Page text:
The Gemini Minibot was one of several minibots released as Robot Wars merchandise, as part of the second wave of minibot toys. The model was based on the Robot Wars Extreme and Series 5 version of the competitor Gemini.
Like all of the other Minibot toys (apart from Sir Killalot), Gemini features a pullback motor which drives two small wheels on the underside of the robot. Being identical to the pullback motors in all other minibots, this meant that Gemini could only move forwards by itself, and the rear end of the toy required manual use in play if its flipper were to be used. The two red wheels on the side of the toy that drive the real robot are simply for show on the minibot, and do not help the toy move.
The real machine Gemini was best-known for separating into two independent robots, but the minibot could not split into the two Gemini halves, instead leaving both of the clusterbots fully connected. This represents the way Gemini would enter the arena, as the Robot Wars rules mandated that clusterbots must be connected prior to separating. As such Gemini was often pictured as one machine, which the minibot reflects well.
This toy is the only competitor minibot to feature more than one moving weapon, joined only by Sir Killalot and Refbot when including House Robots. In this instance, the Gemini minibot features two identical flipping arms.
Released as part of the second wave of minibot toys, the Gemini minibot was released in a three-pack with Tornado and Firestorm, and a five-pack with Tornado, Firestorm, Shunt and Sgt. Bash. Like many of the second generation of minibots, Gemini was not made into a pullback toy.
The Gemini minibot quickly became one of the rarest minibot toys in the range, alongside Firestorm and Tornado, as these packs were to be sold exclusively by catalogue retailer Argos for the first six months of release, with Argos later dropping the packs from its catalogue. This meant that other retailers could not sell the Gemini minibot for at least six months after its release, and even to this day, the Gemini minibot is still among the rarest and most expensive in secondhand online sales.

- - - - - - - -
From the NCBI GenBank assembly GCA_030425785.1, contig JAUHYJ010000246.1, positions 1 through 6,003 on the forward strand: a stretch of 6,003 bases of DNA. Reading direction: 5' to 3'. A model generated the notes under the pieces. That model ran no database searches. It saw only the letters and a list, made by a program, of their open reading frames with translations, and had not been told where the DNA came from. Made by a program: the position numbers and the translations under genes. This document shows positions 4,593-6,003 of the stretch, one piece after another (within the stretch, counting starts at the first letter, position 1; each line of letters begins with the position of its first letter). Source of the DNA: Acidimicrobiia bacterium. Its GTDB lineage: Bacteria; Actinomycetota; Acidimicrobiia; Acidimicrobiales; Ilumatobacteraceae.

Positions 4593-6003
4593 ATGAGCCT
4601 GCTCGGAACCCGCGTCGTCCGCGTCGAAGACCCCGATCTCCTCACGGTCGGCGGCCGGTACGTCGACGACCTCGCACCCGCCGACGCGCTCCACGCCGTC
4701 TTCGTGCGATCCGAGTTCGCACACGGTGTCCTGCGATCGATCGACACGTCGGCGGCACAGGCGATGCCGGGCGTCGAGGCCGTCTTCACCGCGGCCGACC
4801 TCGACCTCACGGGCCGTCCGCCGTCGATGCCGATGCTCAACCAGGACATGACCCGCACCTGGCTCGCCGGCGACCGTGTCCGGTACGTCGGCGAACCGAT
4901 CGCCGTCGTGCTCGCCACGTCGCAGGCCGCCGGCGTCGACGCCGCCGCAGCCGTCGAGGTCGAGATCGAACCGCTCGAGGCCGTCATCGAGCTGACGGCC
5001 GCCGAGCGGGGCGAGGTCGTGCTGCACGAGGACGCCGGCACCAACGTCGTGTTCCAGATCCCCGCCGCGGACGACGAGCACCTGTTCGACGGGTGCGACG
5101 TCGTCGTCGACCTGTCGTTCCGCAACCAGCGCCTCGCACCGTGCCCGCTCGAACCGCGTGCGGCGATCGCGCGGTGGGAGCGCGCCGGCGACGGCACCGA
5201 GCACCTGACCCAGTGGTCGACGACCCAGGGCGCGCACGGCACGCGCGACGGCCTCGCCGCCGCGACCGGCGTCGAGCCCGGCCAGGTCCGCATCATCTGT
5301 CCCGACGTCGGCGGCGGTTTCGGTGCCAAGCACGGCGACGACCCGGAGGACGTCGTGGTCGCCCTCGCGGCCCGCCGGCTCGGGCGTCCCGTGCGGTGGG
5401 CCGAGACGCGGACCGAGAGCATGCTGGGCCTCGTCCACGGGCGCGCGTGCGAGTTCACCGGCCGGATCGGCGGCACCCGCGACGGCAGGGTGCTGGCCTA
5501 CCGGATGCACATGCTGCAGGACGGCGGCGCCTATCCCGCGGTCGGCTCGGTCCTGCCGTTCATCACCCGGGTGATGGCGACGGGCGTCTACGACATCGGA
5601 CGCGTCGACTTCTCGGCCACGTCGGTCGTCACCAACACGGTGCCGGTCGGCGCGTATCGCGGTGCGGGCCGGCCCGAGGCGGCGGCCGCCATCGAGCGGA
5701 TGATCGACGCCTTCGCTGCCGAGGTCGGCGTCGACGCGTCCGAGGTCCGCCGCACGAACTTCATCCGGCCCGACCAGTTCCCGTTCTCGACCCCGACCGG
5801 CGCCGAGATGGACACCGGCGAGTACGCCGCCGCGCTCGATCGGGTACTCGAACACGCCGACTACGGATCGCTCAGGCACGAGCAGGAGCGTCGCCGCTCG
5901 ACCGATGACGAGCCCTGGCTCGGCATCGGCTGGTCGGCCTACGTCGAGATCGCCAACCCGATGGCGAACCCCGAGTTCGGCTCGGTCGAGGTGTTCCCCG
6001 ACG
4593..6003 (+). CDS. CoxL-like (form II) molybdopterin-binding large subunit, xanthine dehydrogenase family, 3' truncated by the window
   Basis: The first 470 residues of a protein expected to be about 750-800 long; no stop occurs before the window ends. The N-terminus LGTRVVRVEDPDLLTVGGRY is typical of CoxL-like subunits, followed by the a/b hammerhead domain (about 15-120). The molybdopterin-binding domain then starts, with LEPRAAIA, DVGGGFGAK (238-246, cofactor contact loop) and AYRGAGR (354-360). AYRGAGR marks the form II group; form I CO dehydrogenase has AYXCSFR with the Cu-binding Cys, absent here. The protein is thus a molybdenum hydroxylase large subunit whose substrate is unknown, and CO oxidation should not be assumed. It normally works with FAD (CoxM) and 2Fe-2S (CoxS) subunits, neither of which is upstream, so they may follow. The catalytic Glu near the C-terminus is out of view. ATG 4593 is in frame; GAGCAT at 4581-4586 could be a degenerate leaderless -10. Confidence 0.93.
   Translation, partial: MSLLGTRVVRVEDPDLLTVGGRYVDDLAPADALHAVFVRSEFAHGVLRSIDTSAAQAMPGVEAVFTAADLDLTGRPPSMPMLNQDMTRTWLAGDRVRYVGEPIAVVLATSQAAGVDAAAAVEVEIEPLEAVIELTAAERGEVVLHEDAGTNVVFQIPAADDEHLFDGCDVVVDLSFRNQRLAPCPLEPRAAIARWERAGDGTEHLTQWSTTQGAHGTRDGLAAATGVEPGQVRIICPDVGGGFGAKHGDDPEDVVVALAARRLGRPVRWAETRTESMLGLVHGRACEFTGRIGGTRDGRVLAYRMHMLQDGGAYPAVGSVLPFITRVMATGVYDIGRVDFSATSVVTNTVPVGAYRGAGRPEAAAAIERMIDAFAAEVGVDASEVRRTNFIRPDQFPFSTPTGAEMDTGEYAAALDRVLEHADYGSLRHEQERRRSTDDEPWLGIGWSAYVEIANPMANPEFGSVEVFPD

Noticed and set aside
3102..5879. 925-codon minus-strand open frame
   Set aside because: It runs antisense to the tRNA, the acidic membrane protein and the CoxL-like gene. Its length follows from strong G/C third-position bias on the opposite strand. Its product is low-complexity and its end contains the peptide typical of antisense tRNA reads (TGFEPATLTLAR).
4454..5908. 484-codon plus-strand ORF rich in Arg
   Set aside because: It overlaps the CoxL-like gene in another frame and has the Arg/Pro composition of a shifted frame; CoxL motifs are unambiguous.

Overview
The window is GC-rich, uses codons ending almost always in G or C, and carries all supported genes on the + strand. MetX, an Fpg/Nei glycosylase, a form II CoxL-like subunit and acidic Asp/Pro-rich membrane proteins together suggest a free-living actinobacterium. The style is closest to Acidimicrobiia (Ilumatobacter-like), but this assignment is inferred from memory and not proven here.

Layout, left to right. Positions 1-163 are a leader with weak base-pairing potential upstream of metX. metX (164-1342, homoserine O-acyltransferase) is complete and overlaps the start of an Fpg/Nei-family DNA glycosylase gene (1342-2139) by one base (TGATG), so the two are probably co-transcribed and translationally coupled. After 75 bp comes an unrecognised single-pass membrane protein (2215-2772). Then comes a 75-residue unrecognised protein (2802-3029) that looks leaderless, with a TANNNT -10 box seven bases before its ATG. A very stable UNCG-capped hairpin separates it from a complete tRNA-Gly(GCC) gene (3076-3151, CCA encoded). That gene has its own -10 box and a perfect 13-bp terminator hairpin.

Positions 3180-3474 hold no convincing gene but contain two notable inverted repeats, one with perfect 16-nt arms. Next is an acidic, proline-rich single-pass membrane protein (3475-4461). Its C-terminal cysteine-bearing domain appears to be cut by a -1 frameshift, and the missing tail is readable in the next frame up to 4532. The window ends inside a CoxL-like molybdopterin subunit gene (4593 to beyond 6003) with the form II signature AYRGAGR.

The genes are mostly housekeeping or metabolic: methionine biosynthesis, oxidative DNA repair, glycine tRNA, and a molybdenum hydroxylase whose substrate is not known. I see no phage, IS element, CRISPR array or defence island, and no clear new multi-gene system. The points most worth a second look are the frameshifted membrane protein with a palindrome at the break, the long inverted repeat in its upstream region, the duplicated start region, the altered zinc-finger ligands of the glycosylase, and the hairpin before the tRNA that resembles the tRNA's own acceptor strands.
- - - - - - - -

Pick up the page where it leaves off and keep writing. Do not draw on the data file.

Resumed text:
- "It was available as part of a set of three including Gemini and Firestorm, and then as part of a set of 5 from Argos. It's a very hard item to find, and recently one sold on eBay for over £18... There was an agreement with Argos whereby they sold them exclusively for 6 months - and then dropped them from the catalogue. We understand this stops them being sold by any other shops."
- — Andrew Marchant in 2004 on the rarity of the Tornado minibot (and by extension, Gemini)
Differences to the real robot Edit
This minibot does not include the "Team Mace" decal that is present alongside the "Gemini" decal on the sides of each clusterbot. As mentioned, this toy does not separate like the real robot. The two flippers also lack the caster wheels that are present on the real machine.
Due to the way this toy was moulded, there are no skull decals on the back of each individual half of Gemini either. The small aerials on the top of each twin are also absent from this minibot, despite being included on others such as Firestorm.
- The Gemini minibot marked the only case where a clusterbot competitor was created as a merchandise item, including the Robot Wars video games.
- HEXBUG released a range of 'clusterbot' toys under its HEXBUG Robot Wars Clusterbots Stadium range, but these were not based on televised competitors.